Continuing on from yesterday, I’m going to answer some of the most popular Turbulence Training questions.
What exactly is Turbulence Training?
Turbulence Training is the combination of strength training and interval training – high-intensity exercise. Most people do not exercise at sufficient intensities to make the changes in their bodies that they want to make.
Yes, I know that running for 30 minutes straight is hard, it takes effort. But it is not as intense as running at a pace that can be maintained for only 1 minute.
High intensity exercise is more effective for changes in body composition than low-intensity exercise.
A recent study from Australia showed that short intervals were more effective for weight loss than a program of 40 minutes of cardio. Each workout was done 3 times per week. The interval training group trounced the slow-cardio group in weight loss. And this study was done in women!
Strength training, by its nature, is intense – more intense than slow cardio. And it too can be manipulated to increase your metabolic rate.
Why is it called Turbulence Training?
Turbulence is the stimulus applied in training. Like an airplane that has to deal with turbulence in the air, a body exposed to turbulence in training will have to burn more fuel (i.e. calories) to return to normal after training.
If you use traditional methods of low-intensity cardio, your body is not taken outside of its comfort zone. No intensity, no turbulence, and you won’t get much of a result for all that time you put in the gym.
What is the best rep range to stick with if your goal is fat loss?
For strength training, research has shown that 8 repetition sets increase post-exercise metabolism to a greater extent than 12 reps per set. And this was shown in women as well. Women can use Turbulence Training and other high-intensity methods just as effectively as men.
But really, the fat loss will come from these factors in this order:
2) Interval training
3) Resistance training
The strength training is essential for bodysculpting, building muscle, and maintaining muscle, and for the post-exercise boost in metabolism you get after strength training.
If people don’t have enough time to get to the gym what are some exercises they can do around the house?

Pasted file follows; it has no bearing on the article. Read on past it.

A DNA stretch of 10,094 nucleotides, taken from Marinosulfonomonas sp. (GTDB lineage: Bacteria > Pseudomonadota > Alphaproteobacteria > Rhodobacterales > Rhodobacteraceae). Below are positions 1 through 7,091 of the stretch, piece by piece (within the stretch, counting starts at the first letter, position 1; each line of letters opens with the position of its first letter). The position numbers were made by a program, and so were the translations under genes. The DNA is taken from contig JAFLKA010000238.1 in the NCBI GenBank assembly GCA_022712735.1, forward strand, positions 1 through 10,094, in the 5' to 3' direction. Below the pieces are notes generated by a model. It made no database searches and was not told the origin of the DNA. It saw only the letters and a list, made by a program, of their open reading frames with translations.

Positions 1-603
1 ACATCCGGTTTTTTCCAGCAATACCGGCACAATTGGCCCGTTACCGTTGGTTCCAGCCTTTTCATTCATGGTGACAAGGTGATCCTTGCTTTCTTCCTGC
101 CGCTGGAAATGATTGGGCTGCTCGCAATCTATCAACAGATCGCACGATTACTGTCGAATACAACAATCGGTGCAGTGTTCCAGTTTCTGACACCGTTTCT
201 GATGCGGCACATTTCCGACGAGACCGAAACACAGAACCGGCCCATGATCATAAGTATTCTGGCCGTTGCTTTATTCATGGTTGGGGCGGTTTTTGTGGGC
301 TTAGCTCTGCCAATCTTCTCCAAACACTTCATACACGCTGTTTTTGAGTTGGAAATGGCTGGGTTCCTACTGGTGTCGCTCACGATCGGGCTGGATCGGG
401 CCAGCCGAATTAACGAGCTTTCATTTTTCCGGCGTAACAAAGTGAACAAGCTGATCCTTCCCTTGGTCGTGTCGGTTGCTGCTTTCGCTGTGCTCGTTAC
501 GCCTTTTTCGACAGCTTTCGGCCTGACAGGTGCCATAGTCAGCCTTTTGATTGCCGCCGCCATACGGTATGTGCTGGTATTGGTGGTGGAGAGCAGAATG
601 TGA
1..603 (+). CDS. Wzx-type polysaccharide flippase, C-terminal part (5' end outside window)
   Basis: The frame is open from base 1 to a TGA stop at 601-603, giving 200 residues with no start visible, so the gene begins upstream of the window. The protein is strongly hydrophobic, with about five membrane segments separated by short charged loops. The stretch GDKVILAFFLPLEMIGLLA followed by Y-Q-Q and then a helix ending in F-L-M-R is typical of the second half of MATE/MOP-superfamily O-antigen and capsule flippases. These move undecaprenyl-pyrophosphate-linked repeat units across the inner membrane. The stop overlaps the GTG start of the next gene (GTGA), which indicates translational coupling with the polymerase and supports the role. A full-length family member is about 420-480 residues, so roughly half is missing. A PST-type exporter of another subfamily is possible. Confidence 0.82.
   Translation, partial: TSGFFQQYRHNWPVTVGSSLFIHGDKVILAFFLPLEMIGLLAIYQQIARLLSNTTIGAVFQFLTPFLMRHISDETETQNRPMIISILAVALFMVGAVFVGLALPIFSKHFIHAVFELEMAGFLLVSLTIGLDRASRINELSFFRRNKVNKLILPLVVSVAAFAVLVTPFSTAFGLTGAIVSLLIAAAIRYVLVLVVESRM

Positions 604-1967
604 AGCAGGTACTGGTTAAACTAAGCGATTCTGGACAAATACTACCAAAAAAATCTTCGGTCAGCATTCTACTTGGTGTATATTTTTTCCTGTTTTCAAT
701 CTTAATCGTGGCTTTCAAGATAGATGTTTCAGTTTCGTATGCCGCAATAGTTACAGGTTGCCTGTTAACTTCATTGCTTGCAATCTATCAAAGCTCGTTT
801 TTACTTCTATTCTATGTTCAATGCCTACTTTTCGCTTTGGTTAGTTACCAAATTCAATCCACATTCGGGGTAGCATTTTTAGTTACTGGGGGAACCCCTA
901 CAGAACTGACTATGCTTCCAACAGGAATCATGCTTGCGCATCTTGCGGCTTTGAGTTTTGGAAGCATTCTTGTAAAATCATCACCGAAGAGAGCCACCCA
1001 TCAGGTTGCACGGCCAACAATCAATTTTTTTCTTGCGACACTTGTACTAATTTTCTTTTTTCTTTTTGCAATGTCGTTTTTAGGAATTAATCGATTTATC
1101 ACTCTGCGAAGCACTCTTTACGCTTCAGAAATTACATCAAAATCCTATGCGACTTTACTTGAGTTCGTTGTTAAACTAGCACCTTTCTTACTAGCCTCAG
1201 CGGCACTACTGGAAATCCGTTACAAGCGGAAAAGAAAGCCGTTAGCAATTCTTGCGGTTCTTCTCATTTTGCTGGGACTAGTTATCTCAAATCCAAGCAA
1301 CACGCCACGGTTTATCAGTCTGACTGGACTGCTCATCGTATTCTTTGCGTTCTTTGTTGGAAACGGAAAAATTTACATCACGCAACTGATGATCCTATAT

Oh man, I could go on for days here…
There are all kinds of squats, lunges, split squats, bodyweight rows, pushups, and ab exercises that can be done at home.
I like exercises that train multiple hot zones of the body at once. I have 4 hot zones I aim for: upper back, chest, abs, back of the legs. Train those areas and you’ll cover everything else indirectly.
Then a real workout from these 4 hot zone exercises:
Split Squat FFE
Bodyweight training is a combo of strength and interval training. Some bw can be pure strength however, while others can be pure interval. Others are just in-between.
What is “afterburn” and what are the best ways to activate it?
Afterburn is what happens as a result of the turbulence applied in your training. Afterburn is the additional calories you burn after your workout – the increase in metabolism – you only get if the workout was of sufficient intensity.
Generally, slow, boring cardio workouts have little afterburn, whereas with strength training and interval training you have a lot of afterburn…b/c you have a lot of turbulence. So you burn some calories in the actual session of aerobic training, but not much in the 24-36 hours after.
On the other hand, with TT, you burn almost as many calories in the training session as with cardio, but then you continue to burn a lot more in the upcoming 24-36 hours. I’ve seen estimates of 500-700 extra calories. That’s significant. It’s like doing 2-3 workouts with TT vs. only 1 with aerobic training.
That’s just one of the reason Turbulence Training kicks butt,
Craig Ballantyne, CSCS, MS
Author, Turbulence Training